In White Material, the great contemporary French filmmaker Claire Denis, known for her restless, intimate dramas, introduces an unforgettably crazed character. Played by a ferocious Isabelle Huppert, Maria is an entitled white woman living in Africa, desperately unwilling to give up her family’s crumbling coffee plantation despite the civil war closing in on her. Created with Denis’ signature full-throttle visual style, which places the viewer at the center of the maelstrom, White Material is a gripping evocation of the death throes of European colonialism and a fascinating look at a woman lost in her own mind.
Claire Denis’ recent film White Material comes to Blu-ray in its original aspect ratio of 2.35:1 on this dual-layer disc in a 1080p/24hz transfer.
All and all Criterion’s presentation for White Material is one of the stronger out of all of the IFC licenced titles. Sometimes the transfers for the IFC films look a little soft around the edges but this one looks incredibly sharp and fine object detail is strong, best displayed in some of the clothing patterns and the stray hairs that seem to always be always blowing over Isabelle Huppert’s face. Colours also look exceptional as a whole; during day sequences the image is bright and vibrant with sharp colours, the browns in the landscape even coming off especially strong.
If the image falters in one area it’s the night sequences where the blacks come off murky and crushed, looking gray and with almost non-existent which can sometimes affect the colours in the foreground, fading them out and causing them to look under-saturated, even if only by a little bit.
But even with this short coming it’s still a strong looking transfer with, as a bonus, not one noticeable blemish in the print.
White Material comes with a lossless DTS-HD MA 5.1 surround track. While it won’t blow you away it still has a few things going for it. The film certainly can’t be called action packed but it still has its share of more active moments. Because of this I was a little surprised that the presentation wasn’t a little more aggressive. Though low key overall sound quality is superb and both dialogue and music sounds natural and clean.
The sound presentation sticks heavily to the fronts presenting dialogue and music, the latter sneaking somewhat to the rears. Some gunfire and other background noise also makes its way back there but there is one moment early on where a helicopter is flying overhead, which naturally sounds to be flying around the viewer. It’s sharp, crisp and moves around the environment beautifully during this scene.
In the end, though, the film doesn’t really call for anything truly active and it’s suiting for the film, shining when it needs to.
In terms of supplements the IFC titles can be hit or miss and I’m going to guess that probably some of the problem has to do with the fact most of the films (so far) are incredibly new and are just missing that analytical edge because of this.
Instead of an audio commentary, director Claire Denis provides a 25-minute interview where she talks about the production history of White Material, the themes within it, and general anecdotes about certain sequences and shots. She talks about the political turmoil that has occurred or is occurring in certain African countries, similar to what is presented in this film, and also covers what it was like to film in Cameroon and discusses her previous films. She then moves on to collaborating with Huppert and her presence on the set, which was apparently intimidating to some of the other performers. Nice interview though I was probably hoping for more of an analysis of the film and when she does talk about the film it’s more in a technical nature.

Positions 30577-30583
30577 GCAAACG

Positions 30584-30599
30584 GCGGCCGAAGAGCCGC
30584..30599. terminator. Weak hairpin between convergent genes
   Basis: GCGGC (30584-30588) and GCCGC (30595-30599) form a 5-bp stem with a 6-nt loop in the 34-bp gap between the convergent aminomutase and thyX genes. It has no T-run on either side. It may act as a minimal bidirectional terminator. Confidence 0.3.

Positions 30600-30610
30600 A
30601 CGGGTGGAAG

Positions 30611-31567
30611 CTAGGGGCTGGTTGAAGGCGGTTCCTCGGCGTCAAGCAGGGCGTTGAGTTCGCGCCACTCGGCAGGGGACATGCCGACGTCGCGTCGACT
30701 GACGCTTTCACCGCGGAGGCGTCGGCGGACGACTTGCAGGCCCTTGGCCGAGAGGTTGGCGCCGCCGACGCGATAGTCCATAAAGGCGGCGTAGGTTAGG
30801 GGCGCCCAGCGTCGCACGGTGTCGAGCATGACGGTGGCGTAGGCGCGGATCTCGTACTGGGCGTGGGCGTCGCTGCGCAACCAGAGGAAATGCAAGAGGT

Criterion also includes an interview with actress Isabelle Huppert. It’s unfortunately brief at only 14-minutes and she offers an analysis of her character and her motivations. From there she covers what it was like to work with Denis and comments on her style of camerawork and editing (based on this interview and the next one a lot of material was cut from the film) and even offers an interpretation about the ending, though it’s nothing too Earth shattering.
And then we get yet another interview, this one with actor Isaach Bankolé who plays “The Boxer” in the film. He talks about the basis for his character, Thomas Sankara (a subject Denis does touch on in her interview) and interestingly he also talks about a number of his scenes revolving around his character that ultimately either didn’t make the cut or were never filmed (he almost sounds disappointed as he adds that the depth of his character was more apparent in these removed scenes.) He has also worked with Denis previously and covers the film Chocolat briefly. Probably my favourite interview of the bunch.
A short 2-minute deleted scene is included, presenting a sort of alternate/extended ending to the film, or at least a short scene that would lead up to the ending. A nice inclusion but again, judging from the interviews, it sounds as though a lot of material was actually cut from the film so it’s disappointing that more didn’t make it into this set. This supplement looks to be upscaled from a standard definition source.
The final big feature (not counting the IFC theatrical trailer) is a short 12-minute documentary by Denis about the premiere of White Material at the Écrans Noirs Film Festival in 2010 in Cameroon, where she premieres the film. Narrated by Denis she talks about the showing, its shortcomings, and presents footage taken at the festival. Though interesting in a couple of areas regarding the showing I don’t think it’s a must-see feature.
The included booklet then comes with a nice essay by Amy Taubin on Denis’s career, this film, and some of the related themes found in all of her films.
In all the interviews are decent but it’s a pretty slim collection of material, barely totaling an hours’ worth of time.